• Auburn Primary School, Victoria
  • Avila College, Victoria
  • Blackwater North State School. Blackwater, Central Queensland
  • Borinya Wangaratta Community Partnership, Victoria
  • Bullarto Primary School, Victoria
  • Easter Ranges School, Victoria
  • Emmaus College, Melbourne 
  • Emmanuel College Warrnambool, Victoria
  • Genazzano FCJ College, Kew
  • Gladstone High School, South Australia
  • Lumineer Academy, Melbourne
  • Marrickville Public School, New South Wales
  • Mount Marrow State School, Queensland
  • Northmead Public School, New South Wales
  • Our Lady of Sion College, Melbourne
  • Peaceful Rooms Montessori Centre, Western Australia
  • Randwick Public School, New Soth Wales
  • Respectful Schools Support Team, Tasmania
  • Rosamond School, Victoria
  • Sacred Heart College, Perth, Western Australia
  • Scarborough Public School, Scarborough, New South Wales
  • Springbrook State School, Gold Coast
  • St Leonard’s College, Melbourne
  • St Martin de Porres School, South Australia
  • St Michael’s Grammar School, Victoria
  • St Peter’s Catholic College, Tuggerah NSW
  • Worongary State School, Queensland
  • The University of New South Wales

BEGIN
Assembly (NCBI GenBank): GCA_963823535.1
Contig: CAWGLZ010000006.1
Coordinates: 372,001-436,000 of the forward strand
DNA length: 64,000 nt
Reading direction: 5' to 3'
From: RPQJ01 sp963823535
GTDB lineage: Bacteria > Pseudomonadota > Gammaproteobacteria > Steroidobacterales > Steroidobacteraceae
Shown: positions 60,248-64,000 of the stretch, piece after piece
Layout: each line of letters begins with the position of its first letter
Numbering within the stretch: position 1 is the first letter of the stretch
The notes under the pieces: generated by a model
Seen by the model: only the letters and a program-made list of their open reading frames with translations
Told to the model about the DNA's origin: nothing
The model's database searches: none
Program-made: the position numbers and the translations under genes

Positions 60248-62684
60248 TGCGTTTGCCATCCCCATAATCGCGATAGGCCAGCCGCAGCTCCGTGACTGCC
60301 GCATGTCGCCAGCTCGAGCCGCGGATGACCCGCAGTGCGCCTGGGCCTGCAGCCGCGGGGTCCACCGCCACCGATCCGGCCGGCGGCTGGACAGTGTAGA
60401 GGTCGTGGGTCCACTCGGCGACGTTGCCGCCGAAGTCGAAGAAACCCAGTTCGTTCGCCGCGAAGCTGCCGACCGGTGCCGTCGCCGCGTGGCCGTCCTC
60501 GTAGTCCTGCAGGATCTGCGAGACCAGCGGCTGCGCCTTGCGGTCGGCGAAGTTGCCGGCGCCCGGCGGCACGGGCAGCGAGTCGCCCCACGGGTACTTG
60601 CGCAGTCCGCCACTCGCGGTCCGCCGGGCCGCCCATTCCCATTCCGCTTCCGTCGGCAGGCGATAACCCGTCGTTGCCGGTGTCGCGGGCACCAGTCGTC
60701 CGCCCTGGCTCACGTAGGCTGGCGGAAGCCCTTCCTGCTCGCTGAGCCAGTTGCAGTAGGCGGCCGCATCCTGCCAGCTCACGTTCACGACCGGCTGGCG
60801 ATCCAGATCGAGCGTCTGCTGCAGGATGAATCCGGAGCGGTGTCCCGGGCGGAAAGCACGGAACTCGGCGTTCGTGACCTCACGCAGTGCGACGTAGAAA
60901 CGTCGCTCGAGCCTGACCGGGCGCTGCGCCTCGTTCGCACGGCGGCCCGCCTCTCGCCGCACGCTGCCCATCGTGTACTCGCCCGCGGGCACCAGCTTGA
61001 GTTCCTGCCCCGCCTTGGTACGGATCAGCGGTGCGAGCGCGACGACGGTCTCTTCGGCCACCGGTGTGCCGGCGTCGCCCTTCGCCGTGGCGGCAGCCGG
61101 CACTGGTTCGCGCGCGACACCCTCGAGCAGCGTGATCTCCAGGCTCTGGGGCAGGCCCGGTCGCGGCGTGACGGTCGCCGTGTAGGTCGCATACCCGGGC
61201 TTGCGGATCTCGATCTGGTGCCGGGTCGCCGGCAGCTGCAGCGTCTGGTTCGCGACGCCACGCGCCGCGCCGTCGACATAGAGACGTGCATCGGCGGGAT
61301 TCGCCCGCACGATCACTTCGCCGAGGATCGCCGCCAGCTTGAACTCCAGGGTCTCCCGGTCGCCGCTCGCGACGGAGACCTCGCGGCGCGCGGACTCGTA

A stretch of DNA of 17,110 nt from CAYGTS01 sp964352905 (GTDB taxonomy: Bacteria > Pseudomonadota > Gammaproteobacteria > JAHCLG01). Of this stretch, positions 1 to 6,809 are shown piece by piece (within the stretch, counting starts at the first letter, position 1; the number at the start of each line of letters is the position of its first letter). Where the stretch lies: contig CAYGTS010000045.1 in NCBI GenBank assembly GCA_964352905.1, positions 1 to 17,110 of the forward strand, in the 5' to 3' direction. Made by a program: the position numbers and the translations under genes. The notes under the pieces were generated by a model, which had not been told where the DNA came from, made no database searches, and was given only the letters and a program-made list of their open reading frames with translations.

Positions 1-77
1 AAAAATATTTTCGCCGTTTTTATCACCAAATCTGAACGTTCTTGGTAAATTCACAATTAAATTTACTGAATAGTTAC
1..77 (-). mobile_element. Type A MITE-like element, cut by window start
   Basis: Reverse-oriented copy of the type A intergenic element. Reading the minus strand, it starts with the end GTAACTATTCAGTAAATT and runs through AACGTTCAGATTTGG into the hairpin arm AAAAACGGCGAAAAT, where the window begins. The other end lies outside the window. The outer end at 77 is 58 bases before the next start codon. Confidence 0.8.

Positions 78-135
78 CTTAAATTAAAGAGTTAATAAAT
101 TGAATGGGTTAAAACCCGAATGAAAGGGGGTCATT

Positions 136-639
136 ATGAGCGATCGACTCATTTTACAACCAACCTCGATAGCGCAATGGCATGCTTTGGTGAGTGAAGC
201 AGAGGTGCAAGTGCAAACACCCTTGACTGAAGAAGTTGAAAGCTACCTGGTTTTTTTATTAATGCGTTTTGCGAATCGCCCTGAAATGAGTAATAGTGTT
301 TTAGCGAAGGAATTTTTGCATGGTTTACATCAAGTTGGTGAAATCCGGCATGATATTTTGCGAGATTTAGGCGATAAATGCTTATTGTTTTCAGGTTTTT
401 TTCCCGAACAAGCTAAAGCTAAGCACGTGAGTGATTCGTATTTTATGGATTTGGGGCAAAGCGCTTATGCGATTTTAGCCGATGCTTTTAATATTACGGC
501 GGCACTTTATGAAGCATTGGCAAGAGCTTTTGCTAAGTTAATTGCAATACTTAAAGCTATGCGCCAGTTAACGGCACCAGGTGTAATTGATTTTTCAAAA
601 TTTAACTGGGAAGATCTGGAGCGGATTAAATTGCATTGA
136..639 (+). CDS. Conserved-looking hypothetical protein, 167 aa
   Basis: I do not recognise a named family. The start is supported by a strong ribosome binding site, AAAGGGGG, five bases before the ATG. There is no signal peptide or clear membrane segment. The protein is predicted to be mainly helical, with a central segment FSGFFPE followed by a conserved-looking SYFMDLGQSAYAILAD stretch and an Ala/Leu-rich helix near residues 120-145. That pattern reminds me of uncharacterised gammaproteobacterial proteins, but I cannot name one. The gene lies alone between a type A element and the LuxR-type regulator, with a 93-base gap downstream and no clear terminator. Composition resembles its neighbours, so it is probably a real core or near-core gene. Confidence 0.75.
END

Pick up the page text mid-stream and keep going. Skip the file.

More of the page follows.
• Australian College of Applied Psychology

Schools and universities in New Zealand:

  • Columba College Dunedin
  • Macleans College, Auckland
  • Owairoa Primary School, Auckland
  • Palmerston North Girls’ High, Palmerston North
  • Wakatipu High School, Queenstown
  • Wellington East Girl’s College, Wellington
  • Wellington High School

Neurodiversity education

If you would like your organisation (school, university, local council, etc.) in New Zealand or Australia to participate and would like to offer on-site or online neurodiversity education to your staff prior to Neurodiversity Celebration Week, you can request local assistance via the form below.

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Background

Neurodiversity celebration week was launched in May 2019 by Siena Castellon, a sixteen year old neurodiversity advocate from the UK who is autistic, dyslexic and dyspraxic and has ADHD.

When I was thirteen, I created a website – www.qlmentoring.com – to support young people with learning differences and autistic young people. When searching for information about my conditions, I found that all the existing websites were focused on providing information and resources for parents. So I decided to create a website designed for young people like me. My website aims to empower neurodiverse youth by providing practical information and useful resources to help them to succeed in school.

As a student with several learning differences, I know that there is still a stigma associated with having special educational needs and that there are still many misconceptions about what it means to have a learning difference. I want to change this.

I want to flip the narrative so that instead of perceiving learning differences as something negative, we focus on the many strengths and advantages that come from seeing and perceiving the world differently.

– Siena Castellon

More information on how to get involved with this global initiative is available on the Neurodiversity Celebration Week website.